A guide to staying safe against cyber scams

Following the publicity surrounding the Coronavirus pandemic, there has been a reported increase in the volume of cyber scams circulating. It is more important than ever to keep yourself safe against cyber scammers. Unfortunately, in times like these, there are people out there who will take advantage of vulnerable people or businesses who are looking for financial help and support.
 

We don’t want you to fall victim to one of these scams, so we have put together a quick guide on how to stay protected:

 

Be aware

It is important to stay vigilant during these times and to ensure that you are aware of the current scams that are circulating. This can help to prevent you falling into any traps when it comes to giving out personal and confidential information.

 

Some of the current scams circulating:

Text messages from ‘GOV.UK’
You may receive a text message or email claiming to come from the government and suggesting ways in which you can gain access to financial support. These messages may also suggest that you need to pay a fine for flouting social distancing rules. Please be vigilant and make sure you are certain that the source is trustworthy before opening any links.
 

Emails claiming you are eligible for a tax refund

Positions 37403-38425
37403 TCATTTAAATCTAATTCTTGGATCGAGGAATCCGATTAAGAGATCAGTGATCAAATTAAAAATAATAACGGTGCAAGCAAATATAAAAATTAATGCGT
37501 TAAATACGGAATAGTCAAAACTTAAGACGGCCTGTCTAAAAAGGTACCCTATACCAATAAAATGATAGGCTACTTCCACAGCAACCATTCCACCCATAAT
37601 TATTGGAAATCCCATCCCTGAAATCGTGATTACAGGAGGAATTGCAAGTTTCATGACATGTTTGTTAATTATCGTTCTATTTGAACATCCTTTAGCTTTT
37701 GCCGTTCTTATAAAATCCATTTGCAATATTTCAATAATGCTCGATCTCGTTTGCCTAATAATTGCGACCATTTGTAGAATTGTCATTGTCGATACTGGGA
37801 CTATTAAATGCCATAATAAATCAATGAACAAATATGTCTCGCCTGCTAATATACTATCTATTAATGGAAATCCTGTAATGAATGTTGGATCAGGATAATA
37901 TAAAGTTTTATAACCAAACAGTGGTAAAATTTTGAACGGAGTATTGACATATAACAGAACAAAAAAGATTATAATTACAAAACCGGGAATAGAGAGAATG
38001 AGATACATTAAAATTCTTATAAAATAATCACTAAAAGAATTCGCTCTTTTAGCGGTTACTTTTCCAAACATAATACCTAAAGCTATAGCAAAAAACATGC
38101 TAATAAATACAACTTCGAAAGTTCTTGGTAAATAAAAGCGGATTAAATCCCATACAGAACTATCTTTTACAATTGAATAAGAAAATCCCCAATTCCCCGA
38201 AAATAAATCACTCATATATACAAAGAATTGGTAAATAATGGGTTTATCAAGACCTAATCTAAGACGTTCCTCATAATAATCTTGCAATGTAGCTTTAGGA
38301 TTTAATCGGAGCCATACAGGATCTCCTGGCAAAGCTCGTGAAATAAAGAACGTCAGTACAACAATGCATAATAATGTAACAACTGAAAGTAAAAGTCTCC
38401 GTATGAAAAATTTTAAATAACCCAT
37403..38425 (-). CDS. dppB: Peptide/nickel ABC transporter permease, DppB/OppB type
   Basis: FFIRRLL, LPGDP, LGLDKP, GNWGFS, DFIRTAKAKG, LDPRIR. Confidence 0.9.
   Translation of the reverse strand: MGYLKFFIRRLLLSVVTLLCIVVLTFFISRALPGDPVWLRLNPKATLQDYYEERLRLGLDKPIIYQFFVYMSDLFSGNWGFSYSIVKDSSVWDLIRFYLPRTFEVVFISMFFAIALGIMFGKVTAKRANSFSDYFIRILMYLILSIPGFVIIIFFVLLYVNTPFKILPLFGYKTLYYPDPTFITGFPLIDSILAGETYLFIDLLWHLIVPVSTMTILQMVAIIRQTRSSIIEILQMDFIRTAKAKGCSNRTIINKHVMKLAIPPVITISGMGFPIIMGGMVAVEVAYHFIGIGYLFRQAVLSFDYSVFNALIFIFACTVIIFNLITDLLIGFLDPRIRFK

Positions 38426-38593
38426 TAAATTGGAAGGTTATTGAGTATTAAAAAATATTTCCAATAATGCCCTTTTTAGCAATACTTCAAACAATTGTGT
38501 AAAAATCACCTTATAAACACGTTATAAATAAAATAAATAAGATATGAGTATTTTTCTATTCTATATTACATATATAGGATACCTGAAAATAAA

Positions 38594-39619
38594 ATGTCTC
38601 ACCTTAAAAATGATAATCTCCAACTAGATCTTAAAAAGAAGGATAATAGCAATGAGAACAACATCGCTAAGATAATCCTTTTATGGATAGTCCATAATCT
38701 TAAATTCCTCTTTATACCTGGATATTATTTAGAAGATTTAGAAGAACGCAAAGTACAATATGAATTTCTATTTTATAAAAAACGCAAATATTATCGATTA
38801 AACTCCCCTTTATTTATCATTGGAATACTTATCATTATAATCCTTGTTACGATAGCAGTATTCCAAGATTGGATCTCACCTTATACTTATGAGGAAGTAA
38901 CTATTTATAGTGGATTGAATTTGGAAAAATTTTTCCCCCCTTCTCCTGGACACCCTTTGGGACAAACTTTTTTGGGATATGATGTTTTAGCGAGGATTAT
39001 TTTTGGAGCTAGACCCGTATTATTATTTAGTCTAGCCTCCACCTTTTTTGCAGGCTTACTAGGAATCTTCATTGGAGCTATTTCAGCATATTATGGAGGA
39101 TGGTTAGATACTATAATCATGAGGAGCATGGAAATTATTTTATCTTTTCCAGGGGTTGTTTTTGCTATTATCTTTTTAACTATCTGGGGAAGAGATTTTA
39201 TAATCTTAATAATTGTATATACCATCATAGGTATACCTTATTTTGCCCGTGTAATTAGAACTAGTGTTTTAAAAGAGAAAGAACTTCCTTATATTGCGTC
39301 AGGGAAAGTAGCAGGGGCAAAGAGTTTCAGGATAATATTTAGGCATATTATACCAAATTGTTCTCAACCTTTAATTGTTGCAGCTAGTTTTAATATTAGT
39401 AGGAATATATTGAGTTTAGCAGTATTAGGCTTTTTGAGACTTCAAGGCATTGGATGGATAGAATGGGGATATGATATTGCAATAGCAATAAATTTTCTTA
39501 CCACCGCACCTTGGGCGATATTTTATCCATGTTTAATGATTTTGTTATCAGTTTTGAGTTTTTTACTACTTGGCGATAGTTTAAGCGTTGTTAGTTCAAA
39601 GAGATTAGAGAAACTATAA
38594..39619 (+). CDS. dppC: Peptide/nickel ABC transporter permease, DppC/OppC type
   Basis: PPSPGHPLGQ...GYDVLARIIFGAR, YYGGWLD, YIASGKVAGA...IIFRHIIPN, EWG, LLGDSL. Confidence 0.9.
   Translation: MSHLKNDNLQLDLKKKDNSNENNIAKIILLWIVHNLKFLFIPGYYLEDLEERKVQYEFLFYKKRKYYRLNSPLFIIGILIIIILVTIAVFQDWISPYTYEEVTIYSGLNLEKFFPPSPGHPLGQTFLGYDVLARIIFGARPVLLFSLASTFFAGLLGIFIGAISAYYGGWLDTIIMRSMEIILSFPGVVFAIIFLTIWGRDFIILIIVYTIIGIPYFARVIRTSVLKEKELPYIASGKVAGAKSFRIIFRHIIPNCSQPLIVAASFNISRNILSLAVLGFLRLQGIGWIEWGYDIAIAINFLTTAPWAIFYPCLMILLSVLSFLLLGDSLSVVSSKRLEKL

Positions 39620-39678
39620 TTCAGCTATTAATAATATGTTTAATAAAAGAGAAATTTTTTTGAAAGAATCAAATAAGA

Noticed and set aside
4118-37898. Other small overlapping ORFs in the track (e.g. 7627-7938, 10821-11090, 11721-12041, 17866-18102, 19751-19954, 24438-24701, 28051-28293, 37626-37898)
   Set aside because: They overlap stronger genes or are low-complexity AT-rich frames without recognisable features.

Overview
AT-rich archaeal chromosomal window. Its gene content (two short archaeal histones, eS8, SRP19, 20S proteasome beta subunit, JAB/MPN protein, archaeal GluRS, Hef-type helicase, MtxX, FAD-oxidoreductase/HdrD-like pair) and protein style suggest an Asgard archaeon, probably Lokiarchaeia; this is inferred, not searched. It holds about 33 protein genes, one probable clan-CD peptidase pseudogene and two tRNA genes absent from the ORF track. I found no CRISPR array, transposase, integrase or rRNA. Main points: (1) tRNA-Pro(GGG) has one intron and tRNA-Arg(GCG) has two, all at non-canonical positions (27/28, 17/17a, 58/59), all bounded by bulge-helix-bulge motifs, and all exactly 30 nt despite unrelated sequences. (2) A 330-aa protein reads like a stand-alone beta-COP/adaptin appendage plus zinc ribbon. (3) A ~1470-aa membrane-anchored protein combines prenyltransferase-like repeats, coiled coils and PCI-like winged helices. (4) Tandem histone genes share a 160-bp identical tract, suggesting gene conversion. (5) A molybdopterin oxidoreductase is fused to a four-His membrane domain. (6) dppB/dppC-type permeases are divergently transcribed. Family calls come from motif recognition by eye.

These emails will suggest that you are eligible for a refund and to follow the link to claim it. They will include a link in the hope that you will open it, allowing them to attempt a fraud.
 

Communications about funding available

With the introduction of the government-backed schemes such as the Coronavirus Business Interruption Loan Scheme (CBILS) and the Bounce Back Loan Scheme (BBLS), there may be organisations attempting to impersonate lenders of these schemes. Please ensure that you are dealing with a legitimate representative of that lender before supplying any information. Skipton Business Finance will never ask you for any personal information about you or your business over email.

 

Staying vigilant

  • Look out for spelling mistakes, lack on punctuation and misuse of capital letters on organisation names.
  • Take a look at the email address – does it look legitimate?
  • If the communication includes a link that seems untrustworthy, do not open it. If you do open a link and it directs you to a page which asks you to fill in personal details, please do not do this – a legitimate organisation will not ask for your confidential details online.
  • If you receive a message that appears to be from your bank or lender but you are unsure on the legitimacy, please contact them first to ensure that you are dealing with the right person.
  • Remember that your bank or lender will never ask you to disclose any confidential information online or via email.
  • Please be careful with the information that you share online. If you are in any doubt that the source of the communication is untrustworthy, do not disclose any private or confidential information regarding both yourself and your business.

 

If you feel that you may have fallen victim to one of these scams, it is important that you report this to Action Fraud immediately.
 


You can find out more information regarding support during the current pandemic on our Coronavirus Business Support Hub.